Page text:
exciting. I can definitely see the thrill.
It must have been terrifying for him to hear this. And it must be hell knowing he’s not the only one.
Okay, listeners, ready? Car door…and…
A long pause. Her breathing is soft. Controlled.
A door slams. Keys. Footsteps. Another door unlocks.
Okay, Tyler. Here’s the play-by-play. You’re inside the house with the door shut. You’re either
checking in with Mom and Dad, saying everything went great and this is going to be the best yearbook
ever, or they didn’t buy enough pizza and you’re heading straight for the kitchen.
As we wait, I’m going to go back and tell everyone how this all began. And if I’m wrong with the
timeline, Tyler, find the other people on these tapes and let them know that you started peeping way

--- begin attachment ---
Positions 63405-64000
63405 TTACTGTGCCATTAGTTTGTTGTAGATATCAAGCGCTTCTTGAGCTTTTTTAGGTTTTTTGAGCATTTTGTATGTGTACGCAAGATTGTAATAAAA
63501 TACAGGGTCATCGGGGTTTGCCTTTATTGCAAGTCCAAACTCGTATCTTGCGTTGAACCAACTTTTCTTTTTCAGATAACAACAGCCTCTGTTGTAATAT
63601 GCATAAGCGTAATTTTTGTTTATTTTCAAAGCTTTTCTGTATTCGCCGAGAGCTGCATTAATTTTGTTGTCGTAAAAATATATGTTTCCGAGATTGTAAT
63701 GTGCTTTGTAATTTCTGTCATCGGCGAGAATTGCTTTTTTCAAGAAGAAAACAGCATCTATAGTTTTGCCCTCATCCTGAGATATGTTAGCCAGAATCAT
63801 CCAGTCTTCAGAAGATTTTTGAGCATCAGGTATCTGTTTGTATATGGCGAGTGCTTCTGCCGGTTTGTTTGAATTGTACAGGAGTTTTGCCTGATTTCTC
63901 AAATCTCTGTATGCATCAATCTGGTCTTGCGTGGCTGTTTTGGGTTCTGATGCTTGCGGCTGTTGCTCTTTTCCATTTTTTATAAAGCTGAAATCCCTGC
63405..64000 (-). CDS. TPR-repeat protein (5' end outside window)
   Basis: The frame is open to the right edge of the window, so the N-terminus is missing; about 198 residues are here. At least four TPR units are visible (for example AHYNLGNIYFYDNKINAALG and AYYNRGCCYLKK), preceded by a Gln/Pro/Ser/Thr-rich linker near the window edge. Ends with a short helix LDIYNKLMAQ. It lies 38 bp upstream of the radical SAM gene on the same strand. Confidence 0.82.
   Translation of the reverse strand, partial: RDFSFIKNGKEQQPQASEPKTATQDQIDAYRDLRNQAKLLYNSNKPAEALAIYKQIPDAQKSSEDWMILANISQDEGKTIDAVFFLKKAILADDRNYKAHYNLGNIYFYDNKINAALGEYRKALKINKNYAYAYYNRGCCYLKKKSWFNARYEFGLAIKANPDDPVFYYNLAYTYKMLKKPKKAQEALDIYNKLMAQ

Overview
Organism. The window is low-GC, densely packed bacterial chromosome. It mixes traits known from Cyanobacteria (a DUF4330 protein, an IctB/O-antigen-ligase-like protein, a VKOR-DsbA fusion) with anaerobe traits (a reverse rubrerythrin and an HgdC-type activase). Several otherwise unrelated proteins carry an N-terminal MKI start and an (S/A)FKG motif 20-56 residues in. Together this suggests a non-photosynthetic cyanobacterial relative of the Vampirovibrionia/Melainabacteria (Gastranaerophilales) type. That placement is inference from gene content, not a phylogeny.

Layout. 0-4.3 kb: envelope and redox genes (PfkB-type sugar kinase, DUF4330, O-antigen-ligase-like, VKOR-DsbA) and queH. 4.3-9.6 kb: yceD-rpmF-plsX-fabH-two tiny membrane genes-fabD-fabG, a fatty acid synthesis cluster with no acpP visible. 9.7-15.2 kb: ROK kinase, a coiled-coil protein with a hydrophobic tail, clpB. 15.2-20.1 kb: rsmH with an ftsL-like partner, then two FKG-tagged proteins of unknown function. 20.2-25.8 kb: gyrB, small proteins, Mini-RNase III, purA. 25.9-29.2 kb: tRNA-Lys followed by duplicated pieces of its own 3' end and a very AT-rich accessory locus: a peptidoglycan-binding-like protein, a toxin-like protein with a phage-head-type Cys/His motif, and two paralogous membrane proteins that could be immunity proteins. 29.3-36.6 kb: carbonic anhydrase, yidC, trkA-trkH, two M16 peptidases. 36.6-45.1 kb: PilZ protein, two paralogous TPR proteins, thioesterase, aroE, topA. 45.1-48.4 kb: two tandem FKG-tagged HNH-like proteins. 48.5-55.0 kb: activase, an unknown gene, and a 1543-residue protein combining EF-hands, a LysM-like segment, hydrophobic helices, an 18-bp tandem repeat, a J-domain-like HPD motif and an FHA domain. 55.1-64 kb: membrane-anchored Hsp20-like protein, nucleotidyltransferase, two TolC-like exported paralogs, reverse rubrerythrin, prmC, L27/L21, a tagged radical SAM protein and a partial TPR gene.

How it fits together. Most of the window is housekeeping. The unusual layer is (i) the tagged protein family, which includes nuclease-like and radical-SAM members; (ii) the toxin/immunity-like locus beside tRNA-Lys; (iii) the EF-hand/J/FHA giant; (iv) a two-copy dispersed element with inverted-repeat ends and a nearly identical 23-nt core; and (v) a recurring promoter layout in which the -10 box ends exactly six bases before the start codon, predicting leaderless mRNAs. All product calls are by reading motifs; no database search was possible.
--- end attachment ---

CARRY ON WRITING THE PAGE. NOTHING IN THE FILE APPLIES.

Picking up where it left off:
before I caught you.
You’ll do that, right? All of you? You’ll fill in the gaps? Because every story I’m telling leaves so many
Unanswered? I would’ve answered any question, Hannah. But you never asked.
For example, how long were you stalking me, Tyler? How did you know my parents were out of town
Instead of asking questions, that night at the party, you started yelling at me.
Okay, confession time. The rule around my house when the parents are away is that I’m not allowed to
date. Their feeling, though they won’t bring themselves to say it, is that I might enjoy the date too much
and ask the boy to come inside.
In previous stories, I told you that the rumors you’ve all heard about me weren’t true. And they’re not.
But I never claimed to be a Goody Two-Shoes. I did go out when my parents weren’t home, but only
because I could stay out as long as I wanted. And as you know, Tyler, on the night this all began, the boy
I went out with walked me all the way to my front door. He stood there while I pulled out my keys to
unlock the door…then he left.
I’m afraid to look, but I wonder if people in Monet’s are staring at me. Can they tell, based on my